Developments regarding LGBT rights in India and Bangladesh appear to be taking divergent paths within the two neighboring countries. In India, there has been a recent move toward a potentially more open society of social inclusion and increased civil liberties. Particularly, within the last decade there have been calls for the government to abolish Section 377 of the Indian Penal Code, which criminalizes same sex relations. Breach of this law can potentially result in a maximum sentence of life imprisonment, although it has rarely been enforced. Despite the scarcity of actual convictions, Section 377 represents a black mark in a modern India, and public support against the law appears to be picking up steam. In response to eight curative petitions filed in 2014 by members of various civil society and LGBT groups, 377 is currently being constitutionally challenged before the Supreme Court. The Court’s decision to review the matter represents potential reform regarding a provision that has been labeled ‘archaic.’ The law was enacted in 1861 while India was still under British colonial rule (therefore 377 itself is indicative of a mindset no longer tolerated in Britain).
While there is still political opposition within the country, political will is clearly growing to repeal what many Indian LGBT activists and liberal politicians see as an unwanted vestige of the nation’s colonial legacy. Discrimination against the LGBT community still abounds in India; however, the change in the political discourse is a welcome one. As more segments of Indian society, and senior politicians call for reform, the chances for a more pluralist and democratic India grow. On the heels of the Supreme Court’s 2014 decision to recognize the existence of hijras, a group from India’s transgender community, the next step is to ensure that homosexuality is no longer a crime. Once again, it appears the ball is in the Court’s end.
In neighboring Bangladesh, the outlook is much more bleak. A great deal has been written in recent days regarding the violence carried out against LGBT activists, in particular, the murder of LGBT magazine editor, Xulhaz Mannan, and a fellow activist. The incident captured international headlines, and shed light on a society shaped by social division, and increased persecution against the LGBT community. This story was just another in a string of atrocities targeted against progressive activists in the country since early 2013. More pressure is being put on Bangladesh’s government to address the situation. Pressure from other countries, and from human rights organizations around the world will only grow in order to induce change in a country where local voices are being brutally silenced.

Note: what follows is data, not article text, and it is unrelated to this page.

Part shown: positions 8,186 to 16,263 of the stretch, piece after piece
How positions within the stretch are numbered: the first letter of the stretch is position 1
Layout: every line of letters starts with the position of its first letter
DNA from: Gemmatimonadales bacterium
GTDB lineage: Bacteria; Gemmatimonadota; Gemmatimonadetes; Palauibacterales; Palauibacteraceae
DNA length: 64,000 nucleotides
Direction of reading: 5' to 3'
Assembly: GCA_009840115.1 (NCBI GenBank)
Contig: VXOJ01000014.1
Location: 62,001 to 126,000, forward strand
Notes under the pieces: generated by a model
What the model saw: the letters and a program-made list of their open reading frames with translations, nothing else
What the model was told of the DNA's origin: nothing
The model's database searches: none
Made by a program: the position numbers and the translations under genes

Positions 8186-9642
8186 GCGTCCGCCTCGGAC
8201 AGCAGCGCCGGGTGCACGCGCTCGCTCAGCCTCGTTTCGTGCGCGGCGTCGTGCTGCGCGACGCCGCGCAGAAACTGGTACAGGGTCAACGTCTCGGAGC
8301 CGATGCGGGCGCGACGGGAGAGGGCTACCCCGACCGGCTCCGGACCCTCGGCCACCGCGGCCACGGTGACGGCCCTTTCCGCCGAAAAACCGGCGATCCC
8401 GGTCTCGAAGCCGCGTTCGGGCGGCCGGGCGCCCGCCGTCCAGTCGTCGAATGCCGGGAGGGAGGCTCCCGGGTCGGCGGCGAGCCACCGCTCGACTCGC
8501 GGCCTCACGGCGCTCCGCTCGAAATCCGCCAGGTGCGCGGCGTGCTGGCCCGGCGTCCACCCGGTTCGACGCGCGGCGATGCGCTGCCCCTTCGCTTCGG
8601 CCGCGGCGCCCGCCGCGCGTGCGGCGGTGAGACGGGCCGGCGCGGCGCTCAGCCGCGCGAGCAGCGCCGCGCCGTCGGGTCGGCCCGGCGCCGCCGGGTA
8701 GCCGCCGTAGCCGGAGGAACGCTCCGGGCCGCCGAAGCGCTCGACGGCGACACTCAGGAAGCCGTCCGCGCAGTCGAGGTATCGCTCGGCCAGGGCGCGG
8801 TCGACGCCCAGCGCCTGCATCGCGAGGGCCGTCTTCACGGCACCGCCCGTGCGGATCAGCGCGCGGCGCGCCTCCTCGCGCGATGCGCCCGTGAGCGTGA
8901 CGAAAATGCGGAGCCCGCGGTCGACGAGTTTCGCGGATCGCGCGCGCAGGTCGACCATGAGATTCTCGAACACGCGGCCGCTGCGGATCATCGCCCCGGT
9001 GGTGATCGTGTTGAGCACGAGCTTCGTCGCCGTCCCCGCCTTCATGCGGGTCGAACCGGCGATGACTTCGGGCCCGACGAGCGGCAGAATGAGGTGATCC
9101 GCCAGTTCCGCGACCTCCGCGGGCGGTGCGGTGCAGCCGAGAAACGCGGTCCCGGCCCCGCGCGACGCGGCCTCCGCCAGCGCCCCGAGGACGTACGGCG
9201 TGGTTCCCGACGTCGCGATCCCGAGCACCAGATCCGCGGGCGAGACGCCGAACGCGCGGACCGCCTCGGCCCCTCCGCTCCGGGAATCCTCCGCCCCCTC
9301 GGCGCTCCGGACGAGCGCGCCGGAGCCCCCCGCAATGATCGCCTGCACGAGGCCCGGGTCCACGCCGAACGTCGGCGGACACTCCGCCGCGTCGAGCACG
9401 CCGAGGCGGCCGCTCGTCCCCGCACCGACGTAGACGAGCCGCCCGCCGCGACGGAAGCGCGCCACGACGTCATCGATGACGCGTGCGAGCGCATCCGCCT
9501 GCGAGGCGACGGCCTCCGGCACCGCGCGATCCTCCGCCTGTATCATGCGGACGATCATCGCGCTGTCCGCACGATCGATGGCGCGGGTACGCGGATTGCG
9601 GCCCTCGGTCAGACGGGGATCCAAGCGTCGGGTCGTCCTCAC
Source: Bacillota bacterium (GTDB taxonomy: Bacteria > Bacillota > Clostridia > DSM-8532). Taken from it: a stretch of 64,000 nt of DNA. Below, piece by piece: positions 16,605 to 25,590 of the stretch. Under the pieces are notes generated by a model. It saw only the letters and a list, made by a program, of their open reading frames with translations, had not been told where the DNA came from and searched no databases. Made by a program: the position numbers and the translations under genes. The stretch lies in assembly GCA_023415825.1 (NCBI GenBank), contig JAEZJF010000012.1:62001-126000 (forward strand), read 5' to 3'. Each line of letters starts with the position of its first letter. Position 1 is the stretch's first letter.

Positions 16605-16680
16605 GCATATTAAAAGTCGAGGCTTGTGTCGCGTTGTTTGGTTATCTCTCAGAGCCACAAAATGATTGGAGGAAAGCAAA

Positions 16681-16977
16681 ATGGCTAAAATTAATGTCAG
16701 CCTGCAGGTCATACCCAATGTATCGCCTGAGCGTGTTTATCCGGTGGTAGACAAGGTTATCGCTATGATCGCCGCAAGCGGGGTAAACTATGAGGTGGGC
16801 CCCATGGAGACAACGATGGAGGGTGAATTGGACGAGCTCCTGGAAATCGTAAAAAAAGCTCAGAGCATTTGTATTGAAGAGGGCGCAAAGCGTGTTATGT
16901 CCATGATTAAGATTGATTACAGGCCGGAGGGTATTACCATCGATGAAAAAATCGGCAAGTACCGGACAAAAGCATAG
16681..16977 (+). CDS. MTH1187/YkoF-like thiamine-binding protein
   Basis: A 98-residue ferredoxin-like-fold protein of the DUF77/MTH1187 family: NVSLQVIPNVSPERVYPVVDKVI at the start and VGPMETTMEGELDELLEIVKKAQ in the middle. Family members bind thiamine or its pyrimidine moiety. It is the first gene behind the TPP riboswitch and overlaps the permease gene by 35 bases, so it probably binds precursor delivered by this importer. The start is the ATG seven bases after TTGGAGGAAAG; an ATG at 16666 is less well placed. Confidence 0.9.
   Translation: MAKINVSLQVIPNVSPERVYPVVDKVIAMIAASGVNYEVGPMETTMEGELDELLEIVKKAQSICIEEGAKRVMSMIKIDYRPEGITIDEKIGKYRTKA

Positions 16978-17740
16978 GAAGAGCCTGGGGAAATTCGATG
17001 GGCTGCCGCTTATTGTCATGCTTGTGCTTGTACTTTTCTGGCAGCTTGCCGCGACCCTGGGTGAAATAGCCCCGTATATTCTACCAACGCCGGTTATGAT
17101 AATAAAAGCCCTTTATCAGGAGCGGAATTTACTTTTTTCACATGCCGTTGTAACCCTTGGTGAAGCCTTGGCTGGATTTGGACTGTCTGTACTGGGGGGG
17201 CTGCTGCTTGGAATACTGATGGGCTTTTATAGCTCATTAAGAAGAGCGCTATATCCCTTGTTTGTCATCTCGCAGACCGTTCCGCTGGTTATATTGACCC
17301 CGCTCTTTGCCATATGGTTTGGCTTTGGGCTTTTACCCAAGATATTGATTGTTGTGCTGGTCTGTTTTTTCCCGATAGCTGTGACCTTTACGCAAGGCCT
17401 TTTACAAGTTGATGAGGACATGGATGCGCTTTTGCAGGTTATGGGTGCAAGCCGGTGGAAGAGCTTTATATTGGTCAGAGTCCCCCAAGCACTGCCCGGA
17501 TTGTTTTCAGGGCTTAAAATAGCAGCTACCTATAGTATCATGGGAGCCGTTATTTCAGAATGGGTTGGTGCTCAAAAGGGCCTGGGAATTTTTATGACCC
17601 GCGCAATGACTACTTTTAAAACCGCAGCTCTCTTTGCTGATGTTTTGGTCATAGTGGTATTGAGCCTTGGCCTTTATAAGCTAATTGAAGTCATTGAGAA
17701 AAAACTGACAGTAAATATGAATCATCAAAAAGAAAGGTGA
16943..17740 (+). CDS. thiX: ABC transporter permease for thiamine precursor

On balance, in India discrimination is still rampant, and human rights concerns are many. However, as the world’s largest democracy, India has the independent judiciary, and civil society in place in order to more readily improve the lives of its LGBT community. The path to justice within Bangladeshi society continues to be marred by a government that seems unwilling or unable to stop the persecution of progressive voices by extremist groups. This was sadly manifested most recently by Mannan’s murder. The situations in both India and Bangladesh – while different – highlight the ongoing struggle for LGBT rights around the world. Progress is slowly being made, yet setbacks are still occurring every day. In India, despite the chance for imminent change, individual freedoms continue to be suppressed. In Bangladesh, basic human rights continue to be abused. From this corner of south Asia to around the world, much still needs to be done.
Human Rights Watch: https://www.hrw.org/news/2016/01/06/dispatches-tackling-indias-archaic-lgbt-law
2014 Supreme Court decision: https://www.washingtonpost.com/world/asia_pacific/transgender-indians-see-key-hindu-festival-a-next-step-toward-inclusion/2016/04/22/7c76e258-0715-11e6-bfed-ef65dff5970d_story.html